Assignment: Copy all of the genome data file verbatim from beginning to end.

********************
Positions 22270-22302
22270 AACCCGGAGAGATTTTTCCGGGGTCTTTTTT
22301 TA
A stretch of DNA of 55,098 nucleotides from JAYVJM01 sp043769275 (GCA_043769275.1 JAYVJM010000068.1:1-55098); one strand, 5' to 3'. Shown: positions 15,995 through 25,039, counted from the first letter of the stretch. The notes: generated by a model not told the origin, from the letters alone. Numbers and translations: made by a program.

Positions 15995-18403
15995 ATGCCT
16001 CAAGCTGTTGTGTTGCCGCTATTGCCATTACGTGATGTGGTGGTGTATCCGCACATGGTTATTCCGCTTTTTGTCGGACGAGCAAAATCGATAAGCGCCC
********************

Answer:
Positions 22270-22302
22270 AACCCGGAGAGATTTTTCCGGGGTCTTTTTT
22301 TA
A stretch of DNA of 55,098 nucleotides from JAYVJM01 sp043769275 (GCA_043769275.1 JAYVJM010000068.1:1-55098); one strand, 5' to 3'. Shown: positions 15,995 through 25,039, counted from the first letter of the stretch. The notes: generated by a model not told the origin, from the letters alone. Numbers and translations: made by a program.

Positions 15995-18403
15995 ATGCCT
16001 CAAGCTGTTGTGTTGCCGCTATTGCCATTACGTGATGTGGTGGTGTATCCGCACATGGTTATTCCGCTTTTTGTCGGACGAGCAAAATCGATAAGCGCCC